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Proceedings Paper • Open Access

Preparation and characterization of x-ray mirrors with three single layers of a-C, B4C, and Ni onto two 820-mm long Si substrate
Author(s): Michael Störmer; Frank Siewert; Jana Buchheim; Alexander Pilz; Marion Kuhlmann; Elke Ploenjes; Kai Tiedtke

Paper Abstract

Advanced research light sources, such as free-electron lasers, require ultra-precise and long x-ray mirrors that provide high reflectivity, high flux and a wide wavelength range. An X-ray mirror is a combination of a substrate and a coating. The demand for large mirrors has increased during the last few years, since surface finishing technology is able to process longer substrate lengths on the rms-level of a few nanometers. A state-of-the-art X-ray mirror could be coated with more than one single layer to allow a selection of thin-film materials suitable for the large wavelength range of a free-electron laser. Presented here is an X-ray mirror fabrication method to achieve low variation in thickness of less than 1 nm (peak-to-valley) over the whole mirror length of about 1 m. Low figure errors and low roughness are essential for a wave front preserving transport of photons and a high reflectance of a mirror surface. At FLASH II, the new extension of the Free-electron LASer in Hamburg (FLASH) at DESY, Germany, the wavelength range will be 4-80 nm. It is further expected that the photon beam will possess average single pulse energy of 1-500 μJ, pulse duration of 10-300 fs (FWHM), and peak power of 1-5 GW. At the Helmholtz-Zentrum Geesthacht, an in-house designed magnetronsputtering facility enabled us to deposit single layers and multilayers on up to 1.5 m long substrates. Earlier results confirmed the excellent uniformity of X-ray optical coating properties in the tangential and sagittal direction of the mirrors. Moreover, the deposition facility provided the simultaneous fabrication of two mirrors to achieve identical properties. Thin films of amorphous carbon (a-C), boron carbide (B4C) and nickel (Ni) are deposited by means of magnetron sputtering. The thin-film properties were investigated and analyzed by means of X-ray reflectometry (XRR), atomic force (AFM), and interference microscopy. The experimental results were analysed using simulations for the determination of layer thickness, density and roughness.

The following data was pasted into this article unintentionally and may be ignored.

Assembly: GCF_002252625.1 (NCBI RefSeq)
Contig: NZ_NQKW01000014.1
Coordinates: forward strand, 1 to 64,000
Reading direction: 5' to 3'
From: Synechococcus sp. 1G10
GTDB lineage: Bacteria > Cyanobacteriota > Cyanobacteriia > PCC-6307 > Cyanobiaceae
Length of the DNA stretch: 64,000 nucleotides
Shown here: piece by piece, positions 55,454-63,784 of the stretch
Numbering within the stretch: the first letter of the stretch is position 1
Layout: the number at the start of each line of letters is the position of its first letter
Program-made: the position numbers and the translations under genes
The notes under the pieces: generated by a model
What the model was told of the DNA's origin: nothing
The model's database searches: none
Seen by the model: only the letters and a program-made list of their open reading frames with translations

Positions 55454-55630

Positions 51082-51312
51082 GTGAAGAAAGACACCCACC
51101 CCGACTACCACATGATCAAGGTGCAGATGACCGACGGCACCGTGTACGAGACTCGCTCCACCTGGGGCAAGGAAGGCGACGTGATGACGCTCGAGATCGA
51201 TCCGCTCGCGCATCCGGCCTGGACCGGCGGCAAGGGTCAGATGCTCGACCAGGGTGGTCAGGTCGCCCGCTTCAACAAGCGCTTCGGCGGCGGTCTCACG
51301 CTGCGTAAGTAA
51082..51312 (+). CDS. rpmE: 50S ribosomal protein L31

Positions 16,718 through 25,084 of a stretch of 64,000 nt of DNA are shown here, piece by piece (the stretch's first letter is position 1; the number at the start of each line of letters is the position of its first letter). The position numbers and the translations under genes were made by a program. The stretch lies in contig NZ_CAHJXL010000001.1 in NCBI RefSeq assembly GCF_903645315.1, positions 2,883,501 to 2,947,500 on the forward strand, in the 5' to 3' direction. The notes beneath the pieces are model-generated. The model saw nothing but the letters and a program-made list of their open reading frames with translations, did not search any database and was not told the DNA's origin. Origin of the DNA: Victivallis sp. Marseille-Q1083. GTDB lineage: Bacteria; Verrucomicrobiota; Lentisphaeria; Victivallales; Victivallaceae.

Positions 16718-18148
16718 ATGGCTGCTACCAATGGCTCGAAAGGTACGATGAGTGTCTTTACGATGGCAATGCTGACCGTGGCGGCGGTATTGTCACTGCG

Paper Details

Date Published: 5 September 2014
PDF: 9 pages
Proc. SPIE 9207, Advances in X-Ray/EUV Optics and Components IX, 92070H (5 September 2014); doi: 10.1117/12.2063017
Show Author Affiliations
Michael Störmer, Helmholtz-Zentrum Geesthacht (Germany)
Frank Siewert, Helmholtz-Zentrum Berlin für Materialien und Energie GmbH (Germany)
Jana Buchheim, Helmholtz-Zentrum Berlin für Materialien und Energie GmbH (Germany)
Alexander Pilz, Pilz-Optics (Germany)
Marion Kuhlmann, Deutsches Elektronen-Synchrotron (Germany)
Elke Ploenjes, Deutsches Elektronen-Synchrotron (Germany)
Kai Tiedtke, Deutsches Elektronen-Synchrotron (Germany)

Published in SPIE Proceedings Vol. 9207:
Advances in X-Ray/EUV Optics and Components IX
Christian Morawe; Ali M. Khounsary; Shunji Goto, Editor(s)

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